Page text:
Let us look to an essay from Umberto Eco’s How to Travel with a Salmon & Other Essays, titled How to Spend Time. Eco describes how his life is organized over a year:

“In a normal year (not a leap year) there are 8,760 hours. Reckon eight hours’ sleep per night, one hour a day to get up, shave, and dress, add a half hour for undressing and setting the glass of water on the commode, and no more than two hours for meals, and we reach a total of 4,197.5 hours.”

The calculations continue, running through teaching duties, academic papers, advising, email, writing, travel, conferences, until…

“It all adds up to 8,121.5 hours. Subtracting them from the 8,760 hours in a year, I am left with 638.5 hours, in other words about 1 hour 40 minutes per day, which I can devote to sex, conversation with friends and family, funerals, medical care, shopping, sport, theater.”

First, Eco’s time was spent doing real work. He did not stop every fifteen minutes to check his email, ‘invest’ in cryptocurrency, text his girlfriend what underwear he was wearing, post selfies to Facebook, or submit to any of the other distractions that assault us each day.

Second, these numbers Eco mentions are “assuming I do not write a book” (he wrote dozens). Eco also mentions he has “not calculated the time spent reading printed matter” (he read tens of thousands of books in his lifetime).

But plenty of academics, creatives and entrepreneurs work just as hard. Is there anything else that made Eco special?

Is it really genius after all?

A Quick Time Slip

One Sunday, after afternoon tea, I hop through the wormhole in my bathroom cupboard (no one ever thinks to look there) and travel to the Italy of half a century ago.

After shaking off the travel sickness (wormholes always leave me feeling a bit stretched), I scour the streets of Milan until I find what I am looking for — a younger, less-wrinkled Umberto Eco.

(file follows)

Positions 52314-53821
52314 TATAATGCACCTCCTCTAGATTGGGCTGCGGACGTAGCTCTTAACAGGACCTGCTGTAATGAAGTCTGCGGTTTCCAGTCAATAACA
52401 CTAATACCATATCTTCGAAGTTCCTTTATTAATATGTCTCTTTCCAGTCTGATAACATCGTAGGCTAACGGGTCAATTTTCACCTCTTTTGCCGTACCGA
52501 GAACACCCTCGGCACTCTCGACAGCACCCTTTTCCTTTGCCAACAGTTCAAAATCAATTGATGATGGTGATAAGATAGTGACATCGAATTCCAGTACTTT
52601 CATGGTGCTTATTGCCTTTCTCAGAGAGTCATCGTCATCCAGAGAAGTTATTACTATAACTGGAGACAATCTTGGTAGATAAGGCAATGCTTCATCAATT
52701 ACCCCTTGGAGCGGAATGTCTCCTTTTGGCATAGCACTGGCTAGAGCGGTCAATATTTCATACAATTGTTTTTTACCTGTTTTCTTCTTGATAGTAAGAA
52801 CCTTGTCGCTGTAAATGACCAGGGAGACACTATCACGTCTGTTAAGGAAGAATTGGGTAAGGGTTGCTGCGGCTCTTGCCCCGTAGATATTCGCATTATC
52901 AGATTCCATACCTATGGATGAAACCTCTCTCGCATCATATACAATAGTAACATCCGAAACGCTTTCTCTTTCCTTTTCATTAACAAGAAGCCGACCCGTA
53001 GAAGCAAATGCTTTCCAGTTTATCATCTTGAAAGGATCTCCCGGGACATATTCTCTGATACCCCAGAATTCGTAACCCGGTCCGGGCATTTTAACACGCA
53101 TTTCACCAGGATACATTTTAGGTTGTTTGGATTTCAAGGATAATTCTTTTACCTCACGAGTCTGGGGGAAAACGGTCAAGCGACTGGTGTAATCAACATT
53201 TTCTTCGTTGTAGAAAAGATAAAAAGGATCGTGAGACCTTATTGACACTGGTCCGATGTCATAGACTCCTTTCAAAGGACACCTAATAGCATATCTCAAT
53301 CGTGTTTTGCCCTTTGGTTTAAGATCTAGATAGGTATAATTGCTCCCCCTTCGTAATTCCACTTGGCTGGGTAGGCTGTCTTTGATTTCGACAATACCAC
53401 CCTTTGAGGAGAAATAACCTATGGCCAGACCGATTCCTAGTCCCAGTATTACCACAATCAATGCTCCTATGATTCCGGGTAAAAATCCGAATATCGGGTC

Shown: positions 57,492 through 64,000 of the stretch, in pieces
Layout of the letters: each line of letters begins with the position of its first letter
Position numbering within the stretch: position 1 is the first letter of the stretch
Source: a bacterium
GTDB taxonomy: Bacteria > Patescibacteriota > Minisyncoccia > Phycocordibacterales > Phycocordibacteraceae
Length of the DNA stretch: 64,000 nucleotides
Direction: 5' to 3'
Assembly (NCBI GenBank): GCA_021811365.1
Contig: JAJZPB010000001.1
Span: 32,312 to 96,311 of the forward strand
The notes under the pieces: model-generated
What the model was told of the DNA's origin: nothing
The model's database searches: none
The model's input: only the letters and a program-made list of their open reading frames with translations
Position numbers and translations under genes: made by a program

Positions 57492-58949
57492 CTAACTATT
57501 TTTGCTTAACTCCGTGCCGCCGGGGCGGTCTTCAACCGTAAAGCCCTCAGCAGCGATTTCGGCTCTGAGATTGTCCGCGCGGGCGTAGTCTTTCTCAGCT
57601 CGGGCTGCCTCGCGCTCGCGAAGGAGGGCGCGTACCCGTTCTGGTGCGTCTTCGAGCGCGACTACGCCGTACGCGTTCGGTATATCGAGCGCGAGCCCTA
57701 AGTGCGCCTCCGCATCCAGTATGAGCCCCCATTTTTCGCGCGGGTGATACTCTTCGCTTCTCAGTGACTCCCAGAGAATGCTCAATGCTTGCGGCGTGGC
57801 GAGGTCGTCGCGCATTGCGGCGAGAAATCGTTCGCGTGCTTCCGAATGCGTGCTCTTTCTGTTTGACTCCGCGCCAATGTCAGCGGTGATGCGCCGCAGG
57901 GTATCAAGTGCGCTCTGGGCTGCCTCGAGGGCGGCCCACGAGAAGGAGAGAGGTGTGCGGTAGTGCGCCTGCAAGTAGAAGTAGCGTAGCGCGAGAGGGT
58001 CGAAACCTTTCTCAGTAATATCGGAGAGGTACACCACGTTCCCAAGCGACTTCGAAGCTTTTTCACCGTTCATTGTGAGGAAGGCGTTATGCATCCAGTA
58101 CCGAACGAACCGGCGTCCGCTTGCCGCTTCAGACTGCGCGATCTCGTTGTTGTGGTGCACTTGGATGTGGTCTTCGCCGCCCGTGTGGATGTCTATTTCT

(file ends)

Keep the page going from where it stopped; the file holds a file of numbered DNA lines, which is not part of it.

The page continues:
I sneak up behind him (it is a simple matter, he is absorbed in a book), wrap my hands around his neck and, with a little hop, climb onto his back. There, hanging off of him like some hairless monkey, I accompany Eco for the next fifty years. Each day, I peer over his shoulder, observing him as he reads philosophy papers, writes his novels, smokes cigars, sips scotch, and yes, even as he soaps himself in the shower.

After fifty years, I know Umberto Eco better than anyone — more than his colleagues, his children, his wife. Yet, after fifty years, there is something I still do not know: what went on inside his head.

We can study Eco’s routines and habits; weigh his brain on a kitchen scale; scan the caffeine content, roast, and origin of his morning espresso; stab him with a syringe and sequence his genome; but, at the end of our “lifehacking” experiments, we barely learn anything at all.

Too much of a man is what happens inside his head.

How did Eco think? How did he see the world? The best we can do is extract little hints from the voluminous writings he left behind — for example, this quote from the Paris Review:

“I always say that I am able to use the interstices. There is a lot of space between atom and atom and electron and electron, and if we reduced the matter of the universe by eliminating all the space in between, the entire universe would be compressed into a ball. Our lives are full of interstices. This morning you rang, but then you had to wait for the elevator, and several seconds elapsed before you showed up at the door. During those seconds, waiting for you, I was thinking of this new piece I’m writing. I can work in the water closet, in the train. While swimming I produce a lot of things, especially in the sea. Less so in the bathtub, but there too.”

Or we can look at this quote, from the same interview:

“I’ve spent my life examining my behavior and my ideas, and criticizing myself. I’m so severe that I would never tell you what my worst self-criticism is, not even for a million dollars.”

We cannot ever become Umberto Eco. There was only one, and there will only ever be one.